Device Therapy for Atrial Fibrillation & Atrial Flutter in Adults
NYU Langone cardiac electrophysiologists manage atrial fibrillation and atrial flutter by preventing stroke, restoring a normal heart rate rhythm, and ensuring an appropriate heart rate. This may involve the use of medication or implantable devices, such as cardiac loop recorders, pacemakers, and defibrillator therapy, as needed.
Your doctor may recommend other cardiac devices to reduce the risk of developing blood clots or to manage symptoms of heart failure. Specialists at the Heart Failure Advanced Care Center collaborate with our experts at the Heart Rhythm Center to manage this condition.
Left Atrial Appendage Occlusion Device
Atrial fibrillation can increase your risk for blood clots, which can cause a life threatening stroke. Your cardiac electrophysiologist may recommend a left atrial appendage occlusion device if you have atrial fibrillation but can’t tolerate the side effects—such as excessive bleeding—of anticoagulants, which prevent blood clots.
This device closes off the left atrial appendage, a small sac located in the muscle in the heart’s left atrium. Blood can collect here in people who have atrial fibrillation. This blood can clot and travel to the brain, causing a stroke.
In this procedure, which is performed with general anesthesia, your doctor uses a transesophageal echocardiogram to guide two catheters, which are hollow tubes, to the heart. First, your doctor places the catheters inside sheaths and leads them through the femoral vein in the leg and into the atria. Next, he or she seals off the left atrial appendage with the atrial occlusion device, which is delivered through the catheter. This helps prevent blood from pooling in the sac.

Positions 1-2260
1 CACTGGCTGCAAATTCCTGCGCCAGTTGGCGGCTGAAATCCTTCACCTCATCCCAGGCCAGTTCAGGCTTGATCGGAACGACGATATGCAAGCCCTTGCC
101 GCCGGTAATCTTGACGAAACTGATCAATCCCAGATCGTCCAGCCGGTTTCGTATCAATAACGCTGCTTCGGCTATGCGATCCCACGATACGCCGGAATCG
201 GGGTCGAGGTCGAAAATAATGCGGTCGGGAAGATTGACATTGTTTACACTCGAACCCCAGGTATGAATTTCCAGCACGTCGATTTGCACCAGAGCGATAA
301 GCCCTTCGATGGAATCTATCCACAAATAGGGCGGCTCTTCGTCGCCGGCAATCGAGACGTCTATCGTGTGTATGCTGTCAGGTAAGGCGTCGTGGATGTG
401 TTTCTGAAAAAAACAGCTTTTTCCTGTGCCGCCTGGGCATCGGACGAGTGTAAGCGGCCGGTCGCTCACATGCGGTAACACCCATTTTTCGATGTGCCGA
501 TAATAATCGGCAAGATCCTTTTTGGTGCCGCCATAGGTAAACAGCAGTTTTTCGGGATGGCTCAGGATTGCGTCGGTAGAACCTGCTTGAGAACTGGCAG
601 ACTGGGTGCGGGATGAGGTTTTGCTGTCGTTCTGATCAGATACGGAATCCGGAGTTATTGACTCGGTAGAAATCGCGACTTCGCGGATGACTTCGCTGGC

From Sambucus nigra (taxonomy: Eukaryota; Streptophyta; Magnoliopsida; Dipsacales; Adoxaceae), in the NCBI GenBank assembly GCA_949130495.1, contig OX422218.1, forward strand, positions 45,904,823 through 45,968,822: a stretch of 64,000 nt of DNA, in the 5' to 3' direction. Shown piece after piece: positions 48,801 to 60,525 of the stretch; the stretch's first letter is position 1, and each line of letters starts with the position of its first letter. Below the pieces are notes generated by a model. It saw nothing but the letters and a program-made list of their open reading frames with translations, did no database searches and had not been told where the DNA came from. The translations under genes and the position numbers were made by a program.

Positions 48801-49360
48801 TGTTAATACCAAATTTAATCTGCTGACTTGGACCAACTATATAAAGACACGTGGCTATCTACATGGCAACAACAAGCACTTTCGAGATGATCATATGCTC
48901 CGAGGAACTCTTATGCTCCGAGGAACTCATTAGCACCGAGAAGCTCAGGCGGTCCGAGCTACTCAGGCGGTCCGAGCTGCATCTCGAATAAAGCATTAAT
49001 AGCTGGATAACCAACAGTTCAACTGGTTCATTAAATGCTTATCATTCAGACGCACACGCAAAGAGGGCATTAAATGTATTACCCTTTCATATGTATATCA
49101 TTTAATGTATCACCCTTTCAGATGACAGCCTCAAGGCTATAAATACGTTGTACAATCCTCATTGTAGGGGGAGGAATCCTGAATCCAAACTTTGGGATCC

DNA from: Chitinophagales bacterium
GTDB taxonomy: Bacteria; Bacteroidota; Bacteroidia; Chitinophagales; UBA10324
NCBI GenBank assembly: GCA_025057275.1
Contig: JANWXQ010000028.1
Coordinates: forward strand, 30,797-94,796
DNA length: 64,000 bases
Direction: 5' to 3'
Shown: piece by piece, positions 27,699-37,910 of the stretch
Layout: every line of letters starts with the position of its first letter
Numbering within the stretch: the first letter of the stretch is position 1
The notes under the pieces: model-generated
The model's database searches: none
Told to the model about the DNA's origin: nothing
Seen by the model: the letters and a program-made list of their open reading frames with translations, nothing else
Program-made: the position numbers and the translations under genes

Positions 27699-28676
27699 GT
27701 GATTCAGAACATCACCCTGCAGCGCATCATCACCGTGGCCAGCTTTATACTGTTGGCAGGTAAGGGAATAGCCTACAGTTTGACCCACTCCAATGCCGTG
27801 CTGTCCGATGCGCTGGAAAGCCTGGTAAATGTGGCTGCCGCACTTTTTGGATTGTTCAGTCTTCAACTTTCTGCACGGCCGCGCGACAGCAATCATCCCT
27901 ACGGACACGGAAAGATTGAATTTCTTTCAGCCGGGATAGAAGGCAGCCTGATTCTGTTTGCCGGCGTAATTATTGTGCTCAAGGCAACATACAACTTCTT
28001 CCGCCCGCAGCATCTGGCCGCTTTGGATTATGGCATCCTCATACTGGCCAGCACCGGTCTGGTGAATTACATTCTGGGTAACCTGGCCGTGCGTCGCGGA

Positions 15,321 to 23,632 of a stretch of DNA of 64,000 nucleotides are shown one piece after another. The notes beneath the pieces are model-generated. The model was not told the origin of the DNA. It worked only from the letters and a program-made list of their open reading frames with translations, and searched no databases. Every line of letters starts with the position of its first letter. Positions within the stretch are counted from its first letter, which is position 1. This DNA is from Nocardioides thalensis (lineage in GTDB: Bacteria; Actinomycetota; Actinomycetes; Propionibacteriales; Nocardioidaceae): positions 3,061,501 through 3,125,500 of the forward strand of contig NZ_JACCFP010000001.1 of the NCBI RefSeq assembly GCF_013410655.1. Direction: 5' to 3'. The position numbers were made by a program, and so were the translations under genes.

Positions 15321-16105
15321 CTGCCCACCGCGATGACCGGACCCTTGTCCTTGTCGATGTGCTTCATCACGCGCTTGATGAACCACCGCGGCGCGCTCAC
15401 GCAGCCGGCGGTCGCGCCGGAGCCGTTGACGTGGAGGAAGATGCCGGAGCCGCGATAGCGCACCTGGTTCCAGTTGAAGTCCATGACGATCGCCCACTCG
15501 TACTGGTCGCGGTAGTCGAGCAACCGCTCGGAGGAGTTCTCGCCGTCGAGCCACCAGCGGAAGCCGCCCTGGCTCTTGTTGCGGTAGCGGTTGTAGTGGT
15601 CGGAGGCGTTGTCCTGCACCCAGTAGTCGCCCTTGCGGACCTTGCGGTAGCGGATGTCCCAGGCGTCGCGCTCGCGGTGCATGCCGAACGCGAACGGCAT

The procedure takes two to four hours and typically requires an overnight stay in the hospital. After the procedure, you must lie flat for up to four hours, but you are able to eat or drink during this time.
Heart Failure Monitor
If atrial fibrillation or atrial flutter has led to heart failure, in which the organ doesn’t pump enough blood to the body, your NYU Langone cardiac electrophysiologist may implant a wireless pulmonary artery sensor, or heart failure monitor.
This sensor measures the pressures in the pulmonary artery, the vein that carries blood from the heart to the lungs. Changes in these pressures can indicate that heart failure is worsening.
The sensor wirelessly transmits data to the CardioMEMSTM system, which allows your cardiologist to track your heart’s functioning and provide additional treatment as needed.
To implant the device, your cardiac specialist inserts a catheter into the femoral vein in the leg and advances it to the pulmonary artery. Next, he or she threads a guide wire through the catheter to insert and implant a small sensor in the pulmonary artery.
The implanted sensor measures pressures in the pulmonary artery. This information is wirelessly transmitted to your doctor via a secure internet site, allowing him or her to detect any changes in your condition that may require treatment.